Hundreds of workers and their families have abandoned the gold and amber mines in Tanai, northern Kachin State, following threats from the Burmese military, which air-dropped leaflets at the miners’ residences on 5 June, stating that mining at those sites was not permitted and that anyone remaining after 15 June would be considered an associate of the outlawed Kachin Independence Organisation (KIO).
The KIO, which controls the concessions to mining in Tanai, issued its own statement recently, restricting access to the mine sites as conflict intensifies between the Kachin rebels and government forces in the area. The KIO also imposed a 7pm to 6am curfew at the sites.
“In fear of being caught up in the armed conflict, many families have fled from the gold and amber mining sites in Tanai, leaving them almost uninhabited,” said a local aid worker.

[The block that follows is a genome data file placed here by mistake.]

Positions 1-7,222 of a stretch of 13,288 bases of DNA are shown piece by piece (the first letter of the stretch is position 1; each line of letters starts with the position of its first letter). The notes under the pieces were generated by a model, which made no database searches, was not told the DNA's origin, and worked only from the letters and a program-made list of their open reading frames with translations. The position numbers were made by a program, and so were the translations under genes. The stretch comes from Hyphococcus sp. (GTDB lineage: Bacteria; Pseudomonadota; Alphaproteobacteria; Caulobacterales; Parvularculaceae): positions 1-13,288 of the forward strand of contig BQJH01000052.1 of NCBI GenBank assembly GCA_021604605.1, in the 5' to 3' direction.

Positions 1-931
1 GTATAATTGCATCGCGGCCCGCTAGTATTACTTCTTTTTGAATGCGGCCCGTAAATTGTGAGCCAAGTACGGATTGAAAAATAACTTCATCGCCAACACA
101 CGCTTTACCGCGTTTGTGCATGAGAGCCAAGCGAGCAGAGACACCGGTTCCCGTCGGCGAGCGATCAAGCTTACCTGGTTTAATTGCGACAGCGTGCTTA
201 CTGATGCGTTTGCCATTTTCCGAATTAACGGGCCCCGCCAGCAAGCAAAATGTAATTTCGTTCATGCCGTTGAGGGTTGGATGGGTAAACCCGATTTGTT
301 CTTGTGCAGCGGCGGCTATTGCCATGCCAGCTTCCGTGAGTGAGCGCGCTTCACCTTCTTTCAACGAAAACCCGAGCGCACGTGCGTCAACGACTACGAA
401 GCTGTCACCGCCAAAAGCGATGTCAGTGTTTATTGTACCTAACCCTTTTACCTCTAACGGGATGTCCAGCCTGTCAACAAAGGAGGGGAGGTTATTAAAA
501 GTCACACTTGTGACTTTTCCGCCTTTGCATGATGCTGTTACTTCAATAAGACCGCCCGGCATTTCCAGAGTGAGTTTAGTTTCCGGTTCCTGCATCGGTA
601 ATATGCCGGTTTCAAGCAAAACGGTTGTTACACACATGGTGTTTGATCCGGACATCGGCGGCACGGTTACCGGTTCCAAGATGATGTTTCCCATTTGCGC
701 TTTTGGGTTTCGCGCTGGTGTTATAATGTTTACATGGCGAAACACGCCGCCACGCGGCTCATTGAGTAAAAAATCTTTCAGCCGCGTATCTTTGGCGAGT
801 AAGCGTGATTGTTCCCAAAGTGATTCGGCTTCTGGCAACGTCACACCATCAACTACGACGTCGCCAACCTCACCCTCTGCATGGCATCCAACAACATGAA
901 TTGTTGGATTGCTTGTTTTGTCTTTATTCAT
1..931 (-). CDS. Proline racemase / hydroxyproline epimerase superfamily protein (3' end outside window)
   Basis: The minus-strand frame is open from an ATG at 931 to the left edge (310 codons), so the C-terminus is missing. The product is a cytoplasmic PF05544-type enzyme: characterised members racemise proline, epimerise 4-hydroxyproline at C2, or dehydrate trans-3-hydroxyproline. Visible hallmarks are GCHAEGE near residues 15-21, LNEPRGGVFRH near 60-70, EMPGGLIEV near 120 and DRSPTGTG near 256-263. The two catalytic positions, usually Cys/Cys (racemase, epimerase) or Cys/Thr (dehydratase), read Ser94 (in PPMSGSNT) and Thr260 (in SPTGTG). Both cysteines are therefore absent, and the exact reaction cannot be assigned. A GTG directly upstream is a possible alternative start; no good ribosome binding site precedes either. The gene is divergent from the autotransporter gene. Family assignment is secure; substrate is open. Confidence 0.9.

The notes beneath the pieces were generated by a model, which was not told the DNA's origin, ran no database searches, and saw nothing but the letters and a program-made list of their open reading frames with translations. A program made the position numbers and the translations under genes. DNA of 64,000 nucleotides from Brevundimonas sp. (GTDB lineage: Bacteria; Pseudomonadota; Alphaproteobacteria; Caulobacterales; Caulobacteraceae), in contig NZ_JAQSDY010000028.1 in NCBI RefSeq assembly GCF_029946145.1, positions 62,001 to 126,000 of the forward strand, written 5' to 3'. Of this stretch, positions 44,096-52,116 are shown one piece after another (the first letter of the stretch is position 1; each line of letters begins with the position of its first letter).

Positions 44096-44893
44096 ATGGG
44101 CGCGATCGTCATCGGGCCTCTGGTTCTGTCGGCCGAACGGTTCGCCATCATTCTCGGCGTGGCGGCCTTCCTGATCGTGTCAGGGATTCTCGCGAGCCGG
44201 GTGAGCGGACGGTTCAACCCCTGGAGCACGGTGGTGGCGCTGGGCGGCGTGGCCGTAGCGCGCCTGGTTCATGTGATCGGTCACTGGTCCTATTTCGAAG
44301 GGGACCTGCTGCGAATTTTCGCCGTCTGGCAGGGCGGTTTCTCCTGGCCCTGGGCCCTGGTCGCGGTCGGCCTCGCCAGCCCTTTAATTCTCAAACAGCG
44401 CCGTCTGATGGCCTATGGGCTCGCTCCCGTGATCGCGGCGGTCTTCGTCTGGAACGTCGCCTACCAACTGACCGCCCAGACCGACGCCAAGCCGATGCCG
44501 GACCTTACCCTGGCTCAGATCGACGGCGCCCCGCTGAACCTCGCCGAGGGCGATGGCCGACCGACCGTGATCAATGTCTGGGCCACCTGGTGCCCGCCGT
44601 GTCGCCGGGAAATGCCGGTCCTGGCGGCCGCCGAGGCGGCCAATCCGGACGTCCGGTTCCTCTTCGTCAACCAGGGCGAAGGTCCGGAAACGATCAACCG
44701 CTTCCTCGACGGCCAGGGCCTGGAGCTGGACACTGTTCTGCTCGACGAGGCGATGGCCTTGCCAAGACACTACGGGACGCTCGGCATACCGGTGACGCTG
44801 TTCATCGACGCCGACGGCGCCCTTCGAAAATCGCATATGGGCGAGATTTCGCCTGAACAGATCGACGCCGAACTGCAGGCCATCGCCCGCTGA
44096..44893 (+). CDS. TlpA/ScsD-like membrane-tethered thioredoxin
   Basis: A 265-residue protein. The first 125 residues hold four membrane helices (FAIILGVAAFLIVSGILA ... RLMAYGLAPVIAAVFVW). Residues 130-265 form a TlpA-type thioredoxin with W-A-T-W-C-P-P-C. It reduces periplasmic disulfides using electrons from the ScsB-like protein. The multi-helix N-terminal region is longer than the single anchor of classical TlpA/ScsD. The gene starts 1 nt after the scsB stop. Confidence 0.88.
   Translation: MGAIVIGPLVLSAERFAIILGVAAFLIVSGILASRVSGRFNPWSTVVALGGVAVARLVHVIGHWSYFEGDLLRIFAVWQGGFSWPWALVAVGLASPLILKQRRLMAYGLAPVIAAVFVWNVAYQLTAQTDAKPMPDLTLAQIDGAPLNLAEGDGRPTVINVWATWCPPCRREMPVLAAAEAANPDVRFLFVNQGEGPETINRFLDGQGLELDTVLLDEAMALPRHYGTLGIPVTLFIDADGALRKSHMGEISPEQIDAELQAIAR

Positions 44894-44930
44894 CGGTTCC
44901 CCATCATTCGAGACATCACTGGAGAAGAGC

Most of the mining families have been sheltered at Buddhist monasteries and Christian churches in the town centre while civil society organisations have responded by offering assistance and helping arrange transportation back to their native towns and villages, whether in Kachin State or scattered across the country.
“Some miners are still at the site because there are not enough boats to transport everyone,” said Zaw Tan, the secretary of the National League for Democracy branch in Tanai. “I have just observed some 350 people sheltering in Karen Baptist Convention Church and another 200 in a catholic church.”
Speaking to DVB, Ashin Asina, the deputy abbot of Tanai Myoma Monastery in Tanai, said. “The monastery has been offering shelter to some 2,000 migrant workers since 6 June as they pass through the town on their way back home.”
Additional reporting by Thin Thin Nwe